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STAFF PICKS

Set largely amidst the onset of the AIDS epidemic in Chicago, The Great Believers covers a tragic subject, but Makkai’s style is so weightless - Fitzgerald himself comes to mind, for which the book is named, and whose quote serves as epigraph – that reading it is genuinely a (bittersweet) pleasure. It so clearly celebrates the rewards of opening ourselves up to love, even as it amplifies the risks. Makkai draws direct parallels between the Chicago scene in the 80s to that of Paris in the first years of the last century, to Fitzgerald’s own peers, of which he said, “A strongly individual generation sprouts most readily from a time of stress and emergency.” Decimated through war and disease, his was a group whose great hope, whose great disillusionment, fueled art that still inspires us a hundred years later. Despite Fitzgerald’s self-aware observation, it is hard to recognize when we might be living in a golden age, and harder still to come to terms with the sacrifice through which it might have been forged. Makkai handles all of these ideas with grace and insight through characters I couldn’t help but love. -Sara, Atlanta
 
 
 
 
Caddyshack not only tells the story of the making of the comedy classic, but also the influence humor pioneers from the National Lampoon and Saturday Night Live had on the making of the film. Lots of great behind the scenes stories here, especially concerning the rivalry between Chevy Chase and Bill Murray. -Len, Chicago ORD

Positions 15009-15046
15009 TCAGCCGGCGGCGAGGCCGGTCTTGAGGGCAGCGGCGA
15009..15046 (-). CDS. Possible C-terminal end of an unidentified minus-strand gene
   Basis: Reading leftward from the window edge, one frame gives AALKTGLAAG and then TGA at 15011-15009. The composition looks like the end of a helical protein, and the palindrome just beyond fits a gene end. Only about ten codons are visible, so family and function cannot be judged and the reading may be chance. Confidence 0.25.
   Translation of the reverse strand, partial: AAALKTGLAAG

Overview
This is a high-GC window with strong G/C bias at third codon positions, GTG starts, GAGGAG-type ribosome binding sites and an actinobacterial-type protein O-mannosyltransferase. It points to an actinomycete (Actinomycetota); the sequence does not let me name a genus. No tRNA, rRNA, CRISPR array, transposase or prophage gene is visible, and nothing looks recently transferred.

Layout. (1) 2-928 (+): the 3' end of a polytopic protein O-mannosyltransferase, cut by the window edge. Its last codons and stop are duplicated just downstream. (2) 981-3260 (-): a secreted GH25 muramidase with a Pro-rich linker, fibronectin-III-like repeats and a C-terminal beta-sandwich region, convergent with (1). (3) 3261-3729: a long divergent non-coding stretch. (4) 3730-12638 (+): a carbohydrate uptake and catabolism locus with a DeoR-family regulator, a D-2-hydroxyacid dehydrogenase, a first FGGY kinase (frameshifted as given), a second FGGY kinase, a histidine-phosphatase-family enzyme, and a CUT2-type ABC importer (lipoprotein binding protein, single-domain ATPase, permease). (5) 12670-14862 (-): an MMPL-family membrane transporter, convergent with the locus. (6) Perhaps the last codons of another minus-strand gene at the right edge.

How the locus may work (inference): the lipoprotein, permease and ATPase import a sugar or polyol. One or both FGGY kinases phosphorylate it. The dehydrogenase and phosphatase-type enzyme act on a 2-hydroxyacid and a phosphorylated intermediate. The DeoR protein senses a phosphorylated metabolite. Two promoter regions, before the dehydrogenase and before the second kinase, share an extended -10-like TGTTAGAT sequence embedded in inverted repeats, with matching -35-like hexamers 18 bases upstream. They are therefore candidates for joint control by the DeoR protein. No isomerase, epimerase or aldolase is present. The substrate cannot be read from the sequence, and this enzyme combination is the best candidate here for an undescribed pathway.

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READ of the MONTH

Friday Black

By Nana Kwame Adjei-Brenyah

Friday Black is the electric debut by Nana Kwame Adjei-Brenya that looks unflinchingly at some of our cultures most politically and personally charged issues. Throughout twelve original and entertaining, but also painfully real and visceral short stories, Adjei-Brenyah weaves tales of racism, violence, bullying, consumerism, personal responsibility, and alienation. He presents them with freshness and sometimes a sting that heralds the arrival of a talented new voice. The characters populating these tales are all trying to make the best of tough situations and each of the stories, regardless of when or where the story is set, are relatable to all. –Ryan, Chicago ORD

 
 
 
 

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Page To Screen

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Boy Erased cover image
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Can You Ever Forgive Me? cover image
 
First Man cover image
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